Thyago Vieira is a freak. I mean this in the nicest, but also the meanest, way. The Mariners prospect and Brazilian native has been turning heads across the league after blazing through the California League and the AFL this past year, victimizing hitters with his triple-digit fastball and newfound slider and just generally looking like a Brazilian golem looming atop the mound with his cold stare and imposing stature. And that’s before he throws 104 at you. Vieira is officially listed at 6-foot-2, but his height is often given offhand by manager Scott Servais or GM Jerry Dipoto as 6-foot-3 or 6-foot-4. The average Brazilian male, meanwhile, is 5-foot-7. There is a little of everything in nature but, as the fifth-most populous nation in the world, a lot of everything in Brazil.

Perhaps part of the height inflation is Vieira’s frame. He’s listed at 220 pounds but looks bigger than that in person, with a Bunyan-esque lower half fueled by daily workouts and a newfound love of American food like the Cheesecake Factory. Having grown up with a single mother who often gave up her own meals so Thyago and his brother could eat, his love of Instagramming his food with heart and praise hands and cake emojis comes into clearer focus.

I first became interested in Vieira last year, when he moved into a closer role with the Bakersfield Blaze, the Mariners’ Low-A team. His picture showed a kid with a big, easy smile and thick black-framed glasses, a la Ricky “Wild Thing” Vaughn. Unfortunately, his command had also emulated Charlie Sheen’s character, leading Vieira to have been stuck in the Mariners’ system since he was drafted in 2011, never making it past A-ball. Brazilian prospects, maybe more so than any other group, are raw, lacking the kind of resources teams pour into talent powerhouses like Venezuela or the Dominican Republic.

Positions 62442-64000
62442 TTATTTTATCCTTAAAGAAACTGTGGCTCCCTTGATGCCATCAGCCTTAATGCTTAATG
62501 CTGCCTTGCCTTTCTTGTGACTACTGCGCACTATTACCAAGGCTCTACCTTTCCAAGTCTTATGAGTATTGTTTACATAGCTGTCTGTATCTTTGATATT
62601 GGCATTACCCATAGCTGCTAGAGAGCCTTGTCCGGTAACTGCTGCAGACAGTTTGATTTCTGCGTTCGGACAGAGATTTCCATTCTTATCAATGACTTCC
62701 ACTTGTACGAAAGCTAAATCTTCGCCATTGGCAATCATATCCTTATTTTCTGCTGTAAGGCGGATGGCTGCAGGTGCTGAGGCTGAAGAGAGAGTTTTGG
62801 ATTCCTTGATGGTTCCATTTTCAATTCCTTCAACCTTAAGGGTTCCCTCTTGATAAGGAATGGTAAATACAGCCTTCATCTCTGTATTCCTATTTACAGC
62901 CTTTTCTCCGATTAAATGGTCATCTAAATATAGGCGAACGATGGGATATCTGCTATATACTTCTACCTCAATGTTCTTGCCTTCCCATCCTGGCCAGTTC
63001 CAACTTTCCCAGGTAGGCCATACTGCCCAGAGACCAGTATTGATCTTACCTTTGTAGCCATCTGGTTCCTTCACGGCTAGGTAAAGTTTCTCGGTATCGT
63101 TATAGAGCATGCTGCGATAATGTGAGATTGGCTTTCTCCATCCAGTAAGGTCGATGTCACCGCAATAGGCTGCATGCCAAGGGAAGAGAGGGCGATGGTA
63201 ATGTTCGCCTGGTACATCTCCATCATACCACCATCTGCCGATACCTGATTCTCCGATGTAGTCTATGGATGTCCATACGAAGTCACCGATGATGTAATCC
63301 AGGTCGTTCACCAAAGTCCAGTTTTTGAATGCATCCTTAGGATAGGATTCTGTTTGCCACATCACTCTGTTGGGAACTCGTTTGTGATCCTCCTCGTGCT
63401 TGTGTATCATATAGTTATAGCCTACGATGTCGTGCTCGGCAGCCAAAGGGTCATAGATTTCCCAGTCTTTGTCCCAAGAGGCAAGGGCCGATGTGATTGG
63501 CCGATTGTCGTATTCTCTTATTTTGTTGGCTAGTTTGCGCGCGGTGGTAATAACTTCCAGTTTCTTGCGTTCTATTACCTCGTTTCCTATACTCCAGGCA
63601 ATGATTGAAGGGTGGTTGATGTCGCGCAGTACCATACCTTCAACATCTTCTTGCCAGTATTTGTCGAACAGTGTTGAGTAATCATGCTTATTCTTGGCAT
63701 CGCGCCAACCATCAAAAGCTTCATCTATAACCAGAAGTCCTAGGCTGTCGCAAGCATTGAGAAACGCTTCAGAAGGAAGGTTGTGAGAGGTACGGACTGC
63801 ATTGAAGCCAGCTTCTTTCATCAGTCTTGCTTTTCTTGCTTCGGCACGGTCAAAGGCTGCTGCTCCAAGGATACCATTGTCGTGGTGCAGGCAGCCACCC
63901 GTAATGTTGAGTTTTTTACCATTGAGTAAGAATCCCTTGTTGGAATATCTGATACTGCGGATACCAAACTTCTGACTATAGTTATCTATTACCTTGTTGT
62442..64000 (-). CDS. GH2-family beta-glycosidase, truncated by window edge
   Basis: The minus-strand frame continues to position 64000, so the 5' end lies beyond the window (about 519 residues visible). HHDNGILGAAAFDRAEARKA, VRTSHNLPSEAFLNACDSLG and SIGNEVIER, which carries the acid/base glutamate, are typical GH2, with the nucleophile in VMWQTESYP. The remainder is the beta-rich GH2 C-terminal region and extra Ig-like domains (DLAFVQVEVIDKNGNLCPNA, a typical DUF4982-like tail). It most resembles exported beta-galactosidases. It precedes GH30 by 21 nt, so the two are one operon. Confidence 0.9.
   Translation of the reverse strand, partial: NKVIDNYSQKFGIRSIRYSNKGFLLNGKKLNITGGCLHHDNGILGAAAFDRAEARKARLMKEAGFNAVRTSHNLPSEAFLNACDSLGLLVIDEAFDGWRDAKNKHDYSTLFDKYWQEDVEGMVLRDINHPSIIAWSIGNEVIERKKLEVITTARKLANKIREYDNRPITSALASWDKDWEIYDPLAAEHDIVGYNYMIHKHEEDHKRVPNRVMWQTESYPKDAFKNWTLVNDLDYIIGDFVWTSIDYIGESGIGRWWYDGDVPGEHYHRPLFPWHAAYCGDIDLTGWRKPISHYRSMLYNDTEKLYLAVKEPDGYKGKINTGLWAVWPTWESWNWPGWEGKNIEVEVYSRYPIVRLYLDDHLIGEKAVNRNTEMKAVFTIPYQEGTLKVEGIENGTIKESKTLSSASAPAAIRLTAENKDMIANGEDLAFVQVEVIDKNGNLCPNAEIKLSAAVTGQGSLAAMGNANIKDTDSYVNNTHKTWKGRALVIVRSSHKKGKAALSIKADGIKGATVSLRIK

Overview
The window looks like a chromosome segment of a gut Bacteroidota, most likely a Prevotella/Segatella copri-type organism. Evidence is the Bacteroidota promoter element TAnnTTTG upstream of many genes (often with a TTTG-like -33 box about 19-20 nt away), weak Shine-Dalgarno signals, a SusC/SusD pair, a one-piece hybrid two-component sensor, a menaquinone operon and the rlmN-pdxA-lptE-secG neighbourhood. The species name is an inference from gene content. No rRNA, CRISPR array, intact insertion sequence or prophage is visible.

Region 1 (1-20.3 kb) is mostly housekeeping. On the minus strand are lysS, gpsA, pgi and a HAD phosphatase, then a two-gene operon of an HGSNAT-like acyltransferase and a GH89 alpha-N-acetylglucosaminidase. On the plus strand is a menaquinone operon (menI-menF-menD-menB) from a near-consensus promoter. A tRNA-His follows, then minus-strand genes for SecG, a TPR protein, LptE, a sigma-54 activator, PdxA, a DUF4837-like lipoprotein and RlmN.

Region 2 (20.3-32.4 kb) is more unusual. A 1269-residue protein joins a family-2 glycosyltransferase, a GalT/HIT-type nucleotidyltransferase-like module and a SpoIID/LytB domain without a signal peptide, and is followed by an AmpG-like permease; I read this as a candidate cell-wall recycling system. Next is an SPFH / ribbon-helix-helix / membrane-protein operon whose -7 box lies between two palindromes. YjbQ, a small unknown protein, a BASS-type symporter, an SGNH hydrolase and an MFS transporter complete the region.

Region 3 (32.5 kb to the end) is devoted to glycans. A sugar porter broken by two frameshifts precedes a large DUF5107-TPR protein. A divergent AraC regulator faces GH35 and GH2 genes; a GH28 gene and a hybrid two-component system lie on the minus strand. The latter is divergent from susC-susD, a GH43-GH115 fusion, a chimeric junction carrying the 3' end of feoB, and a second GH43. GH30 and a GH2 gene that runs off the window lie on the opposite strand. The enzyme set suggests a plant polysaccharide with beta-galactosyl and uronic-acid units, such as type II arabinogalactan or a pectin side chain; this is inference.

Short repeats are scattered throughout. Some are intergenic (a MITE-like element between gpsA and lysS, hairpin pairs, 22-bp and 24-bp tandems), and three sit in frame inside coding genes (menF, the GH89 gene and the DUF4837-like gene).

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So Much Talent in the WBC

The World Baseball Classic is scheduled to begin early next month. This will represent the fourth such tournament, Japan having won the first two, followed by a victory by the Dominican Republic the last time around. While the United States has yet to win, they bring more talent than the rest of the countries represented.

The 16 participating countries officially named their rosters last week, accounting for a total of 226 position players and 321 pitchers from 16 countries. Not all the players will necessarily play, of course. With a view to limiting workload, teams have been permitted to name pitchers who might appear in later rounds of the tournament, even if they’re absent from the first — the idea being to protect players who haven’t benefited from spring training before the start of their respective professional league. There are four Asian countries participating in the tournament, for example — China, Japan, South Korea, and Taiwan — and a number of their players play at a fairly high professional level. Other teams like Australia, Israel, and Italy feature fewer MLB-type players on their rosters, naturally. Even so, there’s still a great deal of talent in the tournament — something which we can identify in the projections.

Of the 226 position players in the tournament, a Steamer projection is available for 133. Of those 133 players, 86 earn a forecast for replacement-level production or better in 2017. Nor does that account for the talent in the various Asian leagues. In other words: despite the presence of countries in which baseball is less popular, it’s still probably fair to estimate that close to half of the position players participating in the WBC will be of MLB caliber. In terms of the talent level for which we have available projections, the U.S. has a decent advantage.